The Pittsburgh group has suggested a perforation severity score (PSS) for better decision making in the management of esophageal perforation. Our study aim was to determine whether the PSS can be used to stratify patients with esophageal perforation into distinct subgroups with differential outcomes in an independent study population.
In a retrospective study cases of esophageal perforation were collected (study-period, 1990-2014). The PSS was analyzed using logistic regression as a continuous variable and stratified into low, intermediate, and high score groups.
Data for 288 patients (mean age, 59.9 years) presenting with esophageal perforation (during the period 1990-2014) were abstracted. Etiology was spontaneous (Boerhaave; n = 119), iatrogenic (instrumentation; n = 85), and traumatic perforation (n = 84). Forty-three patients had coexisting esophageal cancer. The mean PSS was 5.82, and was significantly higher in patients with fatal outcome (n = 57; 19.8%; mean PSS, 9.79 vs 4.84; P < .001). Mean PSS was also significantly higher in patients receiving operative management (n = 200; 69%; mean PSS, 6.44 vs 4.40; P < .001). Using the Pittsburgh strata, patients were assigned to low PSS (≤2; n = 63), intermediate PSS (3-5; n = 86), and high PSS (>5; n = 120) groups. Perforation-related morbidity, length of stay, frequency of operative treatment, and mortality increased with increasing PSS strata. Patients with high PSS were 3.37 times more likely to have operative management compared with low PSS.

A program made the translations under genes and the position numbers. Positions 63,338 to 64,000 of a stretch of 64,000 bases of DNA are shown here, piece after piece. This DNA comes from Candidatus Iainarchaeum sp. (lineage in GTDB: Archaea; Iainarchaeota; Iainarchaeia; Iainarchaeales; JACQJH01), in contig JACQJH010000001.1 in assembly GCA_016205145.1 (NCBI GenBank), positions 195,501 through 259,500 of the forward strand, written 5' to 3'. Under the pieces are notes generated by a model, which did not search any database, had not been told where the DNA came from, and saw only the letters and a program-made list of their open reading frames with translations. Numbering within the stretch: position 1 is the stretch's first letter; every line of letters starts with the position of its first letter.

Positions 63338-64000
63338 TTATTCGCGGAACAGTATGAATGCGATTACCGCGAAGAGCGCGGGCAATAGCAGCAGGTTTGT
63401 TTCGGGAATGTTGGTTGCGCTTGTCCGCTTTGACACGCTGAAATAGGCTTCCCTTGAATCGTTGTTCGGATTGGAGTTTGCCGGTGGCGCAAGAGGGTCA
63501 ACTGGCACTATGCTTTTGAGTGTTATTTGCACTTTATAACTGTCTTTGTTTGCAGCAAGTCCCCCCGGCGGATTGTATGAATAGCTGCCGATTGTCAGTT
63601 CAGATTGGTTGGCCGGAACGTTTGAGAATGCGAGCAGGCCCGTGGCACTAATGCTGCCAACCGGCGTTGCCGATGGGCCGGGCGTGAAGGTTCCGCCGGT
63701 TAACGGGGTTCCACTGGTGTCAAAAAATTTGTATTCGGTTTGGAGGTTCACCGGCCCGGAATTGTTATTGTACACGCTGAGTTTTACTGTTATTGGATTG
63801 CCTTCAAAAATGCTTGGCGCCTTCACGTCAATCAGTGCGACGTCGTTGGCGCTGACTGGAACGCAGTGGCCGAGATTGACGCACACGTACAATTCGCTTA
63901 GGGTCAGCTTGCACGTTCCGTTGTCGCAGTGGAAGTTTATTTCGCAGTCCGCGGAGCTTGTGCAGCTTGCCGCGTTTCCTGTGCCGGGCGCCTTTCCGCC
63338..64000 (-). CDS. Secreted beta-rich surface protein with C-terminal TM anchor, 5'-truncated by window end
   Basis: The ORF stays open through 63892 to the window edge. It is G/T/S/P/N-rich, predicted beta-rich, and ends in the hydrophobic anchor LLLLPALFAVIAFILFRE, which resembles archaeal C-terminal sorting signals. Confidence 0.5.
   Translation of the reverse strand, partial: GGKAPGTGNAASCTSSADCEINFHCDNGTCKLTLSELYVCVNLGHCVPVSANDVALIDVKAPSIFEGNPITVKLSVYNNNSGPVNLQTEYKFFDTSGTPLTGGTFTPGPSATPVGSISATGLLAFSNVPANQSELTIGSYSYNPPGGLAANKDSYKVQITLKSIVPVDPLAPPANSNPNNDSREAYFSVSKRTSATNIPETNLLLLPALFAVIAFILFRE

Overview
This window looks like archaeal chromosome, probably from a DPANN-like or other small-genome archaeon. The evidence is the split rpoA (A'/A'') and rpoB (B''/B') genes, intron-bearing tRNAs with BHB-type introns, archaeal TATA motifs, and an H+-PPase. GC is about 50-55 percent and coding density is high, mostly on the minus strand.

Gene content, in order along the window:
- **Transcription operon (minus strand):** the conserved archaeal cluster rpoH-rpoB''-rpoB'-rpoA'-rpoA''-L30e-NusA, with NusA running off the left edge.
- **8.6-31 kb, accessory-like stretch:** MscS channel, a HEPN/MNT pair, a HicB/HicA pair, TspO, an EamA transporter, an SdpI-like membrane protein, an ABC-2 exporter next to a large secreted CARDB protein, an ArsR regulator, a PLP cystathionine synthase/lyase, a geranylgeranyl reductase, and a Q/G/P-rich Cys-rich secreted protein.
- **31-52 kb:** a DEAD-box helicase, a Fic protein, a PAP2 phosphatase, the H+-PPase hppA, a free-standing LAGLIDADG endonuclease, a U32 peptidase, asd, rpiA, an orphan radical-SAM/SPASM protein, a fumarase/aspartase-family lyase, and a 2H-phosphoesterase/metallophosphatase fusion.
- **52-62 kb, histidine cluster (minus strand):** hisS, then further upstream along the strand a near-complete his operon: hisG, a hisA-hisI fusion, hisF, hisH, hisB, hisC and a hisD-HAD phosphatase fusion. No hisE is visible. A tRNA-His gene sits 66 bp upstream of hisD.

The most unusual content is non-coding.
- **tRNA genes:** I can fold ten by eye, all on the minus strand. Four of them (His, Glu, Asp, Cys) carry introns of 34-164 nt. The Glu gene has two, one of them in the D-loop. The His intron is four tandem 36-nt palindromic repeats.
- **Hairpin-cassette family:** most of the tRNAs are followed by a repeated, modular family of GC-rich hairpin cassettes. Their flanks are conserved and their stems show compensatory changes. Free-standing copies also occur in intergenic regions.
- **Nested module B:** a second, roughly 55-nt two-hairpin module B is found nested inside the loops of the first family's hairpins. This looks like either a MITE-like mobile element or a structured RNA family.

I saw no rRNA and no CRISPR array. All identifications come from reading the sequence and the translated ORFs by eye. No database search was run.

The Pittsburgh PSS reliably reflects the seriousness of esophageal perforation and stratifies patients into low-, intermediate-, and high-risk groups with differential morbidity and mortality outcomes.
Find related publications in this database (Keywords)esophagus